Want! Got! Kaput!

Oh, crap!
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Crapcrapcrapcrapcrap!
It being about 100F when I brought the two Leucadendron 'Ebony' home, I did what I normally do, which is what most gardeners in Southern California do with new baby plants at those temperatures.  I put them in the shade so they wouldn't get fried.

WRONG!  A couple of days later they started to go kaput.  I  thought they had been somehow damaged before I bought them, and expressed the damage a few days after the fact, but apparently they were supposed to be set into full blazing sun, baby potted plant or not.  

I'm mortified.  Thinking over my mistake, I remember the guy at the garden center when I bought the Leucadendrons two weeks ago. 

He looked like a substitute weekend/holiday weather guy for local news.  He mumbled something about "full sun", but I didn't catch it.  It didn't click.    My belief is that the guys at the garden center who really know what they are talking about in regards to plants look like panhandlers who've been living under a bridge for the past decade.  Weathered skin, deep tan, dirt-stained hands, sun-bleached clothes that have been washed a million times.  Jed Clampett.  They do not look like substitute weather guys straight out of a college where they majored in Social Studies.   So my attention was not caught.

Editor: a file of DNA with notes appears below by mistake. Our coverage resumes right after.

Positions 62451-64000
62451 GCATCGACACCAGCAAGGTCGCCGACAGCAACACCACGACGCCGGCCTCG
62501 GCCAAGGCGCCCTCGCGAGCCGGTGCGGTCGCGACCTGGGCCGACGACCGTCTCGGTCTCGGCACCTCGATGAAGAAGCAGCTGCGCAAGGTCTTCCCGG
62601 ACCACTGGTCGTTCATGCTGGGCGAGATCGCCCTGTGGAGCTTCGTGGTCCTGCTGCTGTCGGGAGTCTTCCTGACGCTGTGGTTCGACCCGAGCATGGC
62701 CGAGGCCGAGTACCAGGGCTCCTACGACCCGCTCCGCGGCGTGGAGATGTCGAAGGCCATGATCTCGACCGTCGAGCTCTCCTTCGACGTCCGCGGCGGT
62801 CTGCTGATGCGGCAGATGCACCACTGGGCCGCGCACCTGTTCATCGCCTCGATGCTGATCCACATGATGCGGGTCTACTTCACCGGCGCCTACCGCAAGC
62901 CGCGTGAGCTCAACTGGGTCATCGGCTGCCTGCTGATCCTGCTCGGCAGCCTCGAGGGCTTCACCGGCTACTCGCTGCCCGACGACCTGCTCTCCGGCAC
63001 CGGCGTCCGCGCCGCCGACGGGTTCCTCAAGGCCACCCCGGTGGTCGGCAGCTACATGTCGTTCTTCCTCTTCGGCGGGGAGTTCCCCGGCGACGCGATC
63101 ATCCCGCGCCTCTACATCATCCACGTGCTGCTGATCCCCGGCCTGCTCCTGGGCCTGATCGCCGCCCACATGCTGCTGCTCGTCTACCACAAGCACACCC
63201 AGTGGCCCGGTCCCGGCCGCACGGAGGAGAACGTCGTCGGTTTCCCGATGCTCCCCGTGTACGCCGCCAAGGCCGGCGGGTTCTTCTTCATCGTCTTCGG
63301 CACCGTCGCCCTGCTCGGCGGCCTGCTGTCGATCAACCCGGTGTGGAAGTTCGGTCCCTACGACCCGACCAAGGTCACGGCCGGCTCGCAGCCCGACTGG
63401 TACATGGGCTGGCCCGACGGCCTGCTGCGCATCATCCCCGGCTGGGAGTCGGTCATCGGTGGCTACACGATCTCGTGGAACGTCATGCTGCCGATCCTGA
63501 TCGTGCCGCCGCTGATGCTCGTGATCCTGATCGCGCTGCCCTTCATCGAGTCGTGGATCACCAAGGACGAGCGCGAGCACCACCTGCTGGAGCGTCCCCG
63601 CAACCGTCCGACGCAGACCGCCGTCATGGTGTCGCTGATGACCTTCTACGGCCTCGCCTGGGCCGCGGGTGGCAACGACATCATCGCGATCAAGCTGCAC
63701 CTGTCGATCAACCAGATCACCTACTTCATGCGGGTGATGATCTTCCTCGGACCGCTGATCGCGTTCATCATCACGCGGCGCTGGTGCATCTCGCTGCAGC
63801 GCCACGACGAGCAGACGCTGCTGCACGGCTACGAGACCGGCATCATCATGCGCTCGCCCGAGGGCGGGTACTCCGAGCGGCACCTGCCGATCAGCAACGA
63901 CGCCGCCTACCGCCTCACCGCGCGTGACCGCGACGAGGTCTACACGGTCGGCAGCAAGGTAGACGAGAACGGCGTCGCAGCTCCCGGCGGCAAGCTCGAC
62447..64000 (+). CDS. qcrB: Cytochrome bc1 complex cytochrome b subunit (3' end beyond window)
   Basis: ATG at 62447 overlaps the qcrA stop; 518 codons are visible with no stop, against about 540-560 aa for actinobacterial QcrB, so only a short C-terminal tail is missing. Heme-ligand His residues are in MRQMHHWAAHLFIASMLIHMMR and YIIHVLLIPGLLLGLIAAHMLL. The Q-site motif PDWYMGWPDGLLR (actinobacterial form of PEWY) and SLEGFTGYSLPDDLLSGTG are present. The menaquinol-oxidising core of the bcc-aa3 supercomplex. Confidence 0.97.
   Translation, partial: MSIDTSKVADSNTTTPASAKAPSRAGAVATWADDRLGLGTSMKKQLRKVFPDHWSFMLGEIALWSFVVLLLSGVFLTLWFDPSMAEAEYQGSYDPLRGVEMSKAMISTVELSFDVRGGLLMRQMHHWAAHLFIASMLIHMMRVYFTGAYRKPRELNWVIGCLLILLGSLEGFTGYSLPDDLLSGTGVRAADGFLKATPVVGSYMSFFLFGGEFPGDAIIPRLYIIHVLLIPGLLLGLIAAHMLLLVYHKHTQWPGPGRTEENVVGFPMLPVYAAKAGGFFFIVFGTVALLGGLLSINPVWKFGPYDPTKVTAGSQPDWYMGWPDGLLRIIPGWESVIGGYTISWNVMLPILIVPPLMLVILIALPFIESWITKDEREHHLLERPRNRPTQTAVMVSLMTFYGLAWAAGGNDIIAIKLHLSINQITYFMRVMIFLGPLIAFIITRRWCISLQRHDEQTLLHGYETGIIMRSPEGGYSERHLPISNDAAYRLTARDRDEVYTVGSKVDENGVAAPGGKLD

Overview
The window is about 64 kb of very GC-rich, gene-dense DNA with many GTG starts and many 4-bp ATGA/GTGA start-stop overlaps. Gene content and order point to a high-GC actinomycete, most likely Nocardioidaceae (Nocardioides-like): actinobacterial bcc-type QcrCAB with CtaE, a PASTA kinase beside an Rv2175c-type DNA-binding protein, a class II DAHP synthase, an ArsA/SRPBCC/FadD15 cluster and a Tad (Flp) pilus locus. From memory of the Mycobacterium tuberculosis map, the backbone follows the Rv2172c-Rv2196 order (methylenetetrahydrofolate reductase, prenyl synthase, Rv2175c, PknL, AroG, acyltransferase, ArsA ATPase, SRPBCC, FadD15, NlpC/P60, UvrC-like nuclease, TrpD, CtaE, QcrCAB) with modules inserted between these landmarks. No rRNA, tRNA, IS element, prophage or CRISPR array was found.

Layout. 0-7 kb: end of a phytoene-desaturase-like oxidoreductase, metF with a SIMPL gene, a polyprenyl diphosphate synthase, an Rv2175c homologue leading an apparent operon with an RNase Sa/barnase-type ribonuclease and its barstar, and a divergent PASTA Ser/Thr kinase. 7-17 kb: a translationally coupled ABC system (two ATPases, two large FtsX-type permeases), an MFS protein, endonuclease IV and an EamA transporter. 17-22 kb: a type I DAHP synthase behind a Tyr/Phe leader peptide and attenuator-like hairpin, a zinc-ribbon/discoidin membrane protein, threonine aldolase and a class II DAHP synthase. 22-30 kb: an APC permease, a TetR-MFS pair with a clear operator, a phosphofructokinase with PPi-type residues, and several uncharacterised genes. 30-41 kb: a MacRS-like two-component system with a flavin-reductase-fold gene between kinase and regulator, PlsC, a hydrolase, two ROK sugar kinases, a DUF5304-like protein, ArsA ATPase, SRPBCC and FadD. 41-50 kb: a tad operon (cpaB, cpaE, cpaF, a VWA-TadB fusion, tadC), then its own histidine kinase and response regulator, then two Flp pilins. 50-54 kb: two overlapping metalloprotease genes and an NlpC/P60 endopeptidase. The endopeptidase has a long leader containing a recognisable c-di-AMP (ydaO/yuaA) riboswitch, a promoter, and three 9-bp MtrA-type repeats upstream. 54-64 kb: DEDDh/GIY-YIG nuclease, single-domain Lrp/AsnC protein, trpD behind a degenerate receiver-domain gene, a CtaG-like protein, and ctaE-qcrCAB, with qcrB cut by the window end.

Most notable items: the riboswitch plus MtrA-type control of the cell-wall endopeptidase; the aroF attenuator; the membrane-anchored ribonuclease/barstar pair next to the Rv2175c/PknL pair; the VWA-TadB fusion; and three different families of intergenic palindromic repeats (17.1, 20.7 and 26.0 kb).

I was pretty fogged up by my recent illness, too.  But I'm still mortified.  I brought the plants back to the garden center (guarantee!) and a guy who looked like he'd been living under a bridge for the past decade said I should have left them in full, blazing sun, that it was the shade that was killing them.  Then he gave me two fresh ones that had been sitting in, yes, full, blazing sun.  On concrete.  Against a pale block wall reflecting yet more blasts of heat.
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Plants humiliate us whenever they get the chance.  This is why we love them.    
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Comments

  1. I normally put new plants in the shade too before I put them in the garden. I'm sorry that your plants died but so pleased that you have been given replacements, so a happy ending after all.
    xoxoxo ♡

    ReplyDelete
    Replies
    1. Yes, I felt fortunate to be able to get new ones.

      Delete
  2. Wow! There's a lesson there for all of us. If that's the kind of treatment Leucadendrons like, there is probably no chance one will thrive here for me in the dark, wet PNW. At least you managed to acquire two more.

    ReplyDelete
    Replies
    1. Well, not sure--perhaps established plants in the ground are less touchy.

      Delete
  3. Oh man...this sucks! I wonder how mine will fare when we don't have blazing hot sun? (that's what, like 9 months of the year?)...

    ReplyDelete
    Replies
    1. Well, I would recommend full sun, though South Africa surely has cloudy days as well. Just not full shade.

      Delete
  4. Hate it when that happens. At least you managed to get replacements

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  5. You totally nailed the ethnography of nursery people. I planted mine -- in the garden! -- in full sun, and it loved the abuse. Nice guaranty.

    ReplyDelete
    Replies
    1. Yes, the guarantee saved me. Why didn't I plant mine right away? I have one in the ground so far, sprouting new growth already, while the other is still waiting (in full sun).

      Delete

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